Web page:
Even the costumes have a bubbly gaze to them. I know who is going to snag the "Best Set Direction" and "Best Costume Design" Oscars this year. Coppola really takes advantage of the unprecedented access the feature was given to the Palace of Versailles. She utilizes the awe-inspiring splendor of the location through opulent set pieces, colors, and atmospheric outdoor surroundings.
In honor of Marie Antoinette's eerily ironic last words: "Monsieur, I ask your pardon. I did not do it on purpose," Sofia Coppola's newest motion picture is for those yearning a lavish dream about a lost youth, who became something of a scapegoat for the tumultuous events that occurred around her.
213 of 256 people found the following review helpful
5.0 out of 5 stars Let Them Eat Ganache,
This "Marie Antoinette" is told from a Marie as a girl perspective: she is very young, she is giddy, very much impatient of the French Court and it's customs, very much into clothes and shoes yet she matures, has children, takes a lover grows wise, becomes the subject of gossip, learns to love Louis and becomes a loving and doting mother. This is a fully fleshed out role of a victim, really: a victim of politics, of circumstances beyond her control.
At the center of this film is the tragic, sad and revelatory Marie of Kirsten Dunst. Dunst's Marie is the outsider, reviled by the French court (called "L'Autrichienne" by most...the Austrian *itch), lost and 14 when she first arrives in France, literally stripped of everything Austrian, Dunst navigates this difficult role with ease. But this is not a surface performance...not at all. Dunst digs deep and reveals all the nuances, all the insecurities, all the strengths of one of the most hated women in all of history. Dunst plays Marie from her gut and she leaves her blood as well as her tears on the celluloid. Do not be swayed or fooled by the naysayers: this is a towering performance of the first order.
Coppola is getting a lot of bad press or her use of 80's music on the soundtrack (Bow Wow Wow, Gang of 4, The Cure) but she has so far in her two previous films ("The Virgin Suicides" and "Lost in Translation") proven to be nothing if not a populist, a product of her environment, a lover of popular culture. In "M.A." the music serves the story effectively by blasting away and preventing any cobwebs from growing on what could have been a stodgy Historical drama.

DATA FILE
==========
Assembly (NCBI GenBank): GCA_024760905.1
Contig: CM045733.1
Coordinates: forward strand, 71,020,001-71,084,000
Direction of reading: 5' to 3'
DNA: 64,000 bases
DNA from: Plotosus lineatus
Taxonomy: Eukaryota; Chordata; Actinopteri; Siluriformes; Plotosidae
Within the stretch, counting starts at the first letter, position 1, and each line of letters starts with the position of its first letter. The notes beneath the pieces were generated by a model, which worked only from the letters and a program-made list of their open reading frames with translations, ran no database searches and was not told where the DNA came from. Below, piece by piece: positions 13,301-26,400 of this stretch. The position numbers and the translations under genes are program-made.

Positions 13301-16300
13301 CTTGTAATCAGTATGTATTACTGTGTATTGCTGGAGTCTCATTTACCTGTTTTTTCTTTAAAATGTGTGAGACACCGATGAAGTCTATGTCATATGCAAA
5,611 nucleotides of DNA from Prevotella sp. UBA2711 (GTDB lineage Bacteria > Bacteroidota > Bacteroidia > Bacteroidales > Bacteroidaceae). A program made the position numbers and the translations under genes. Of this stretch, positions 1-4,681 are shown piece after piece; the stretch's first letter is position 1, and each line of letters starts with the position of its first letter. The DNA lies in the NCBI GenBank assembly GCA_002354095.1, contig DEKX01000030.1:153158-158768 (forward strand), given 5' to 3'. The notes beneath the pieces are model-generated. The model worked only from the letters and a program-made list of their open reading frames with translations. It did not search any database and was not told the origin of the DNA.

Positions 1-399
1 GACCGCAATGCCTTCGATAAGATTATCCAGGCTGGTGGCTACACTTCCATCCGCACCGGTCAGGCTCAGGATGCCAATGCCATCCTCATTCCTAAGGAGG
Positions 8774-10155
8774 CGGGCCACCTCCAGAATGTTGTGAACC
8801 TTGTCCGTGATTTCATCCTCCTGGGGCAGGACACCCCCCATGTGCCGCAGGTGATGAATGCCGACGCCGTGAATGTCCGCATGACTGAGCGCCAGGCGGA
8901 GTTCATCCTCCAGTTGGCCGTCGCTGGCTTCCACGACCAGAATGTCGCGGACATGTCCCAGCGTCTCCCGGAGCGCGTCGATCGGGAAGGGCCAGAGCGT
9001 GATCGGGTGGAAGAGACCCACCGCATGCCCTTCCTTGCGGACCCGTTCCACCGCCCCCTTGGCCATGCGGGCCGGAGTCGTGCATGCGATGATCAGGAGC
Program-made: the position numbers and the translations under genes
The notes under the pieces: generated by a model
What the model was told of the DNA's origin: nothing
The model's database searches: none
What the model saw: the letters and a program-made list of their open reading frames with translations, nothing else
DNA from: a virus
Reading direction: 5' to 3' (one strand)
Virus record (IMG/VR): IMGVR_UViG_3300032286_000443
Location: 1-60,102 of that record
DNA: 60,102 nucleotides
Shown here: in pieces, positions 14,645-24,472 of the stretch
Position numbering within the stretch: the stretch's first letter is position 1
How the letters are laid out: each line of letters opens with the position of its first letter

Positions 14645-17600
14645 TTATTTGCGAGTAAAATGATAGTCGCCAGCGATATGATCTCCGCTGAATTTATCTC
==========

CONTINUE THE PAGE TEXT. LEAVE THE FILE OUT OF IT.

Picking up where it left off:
Though Coppola will not be beheaded for making this wonderful film, it is apparent that most people just don't get "it." With all that said the fact remains: "Marie Antoinette" contains one of the most beautiful images ever committed to film: Marie in a carriage, having been forced out of Versailles, deep sadness in her face, clutching her children and holding Louis's hand, the camera pointed out at the grounds of Versailles, she poignantly says "Goodbye" to the only place she can claim as home...as the carriage takes her family to Oblivion.
27 of 29 people found the following review helpful
3.0 out of 5 stars Unique and fun,
This review is from: Marie Antoinette (Widescreen) (DVD)I enjoyed "Marie Antoinette" a lot more than I thought I would. The film begins with Marie (Kirsten Dunst), the Austrian Archduchess, setting off to France to marry Louis-Auguste (Jason Schwartzman). Unfortunately, Marie's new husband has little interest in her or in the act of consummating their marriage, so the future queen finds herself in limbo for quite some time, as it is uncertain whether she will produce an heir to the throne and thus survive at court. Eventually Louis-Auguste comes around, and Marie gives birth to a daughter, and later a son. In the meantime, Marie becomes known as the Queen of Excesses, spending copious amounts of money on clothing and jewels instead of bothering to become acquainted with the issues of relevance to the French people. Marie enjoys parties, sweets, and even an illicit affair, but the fun comes crashing down when the monarchy falls out of favor with the citizens of France, who angrily storm the castle in an attempt on Marie's life. Eventually the royal family is forced to flee their home and go into hiding.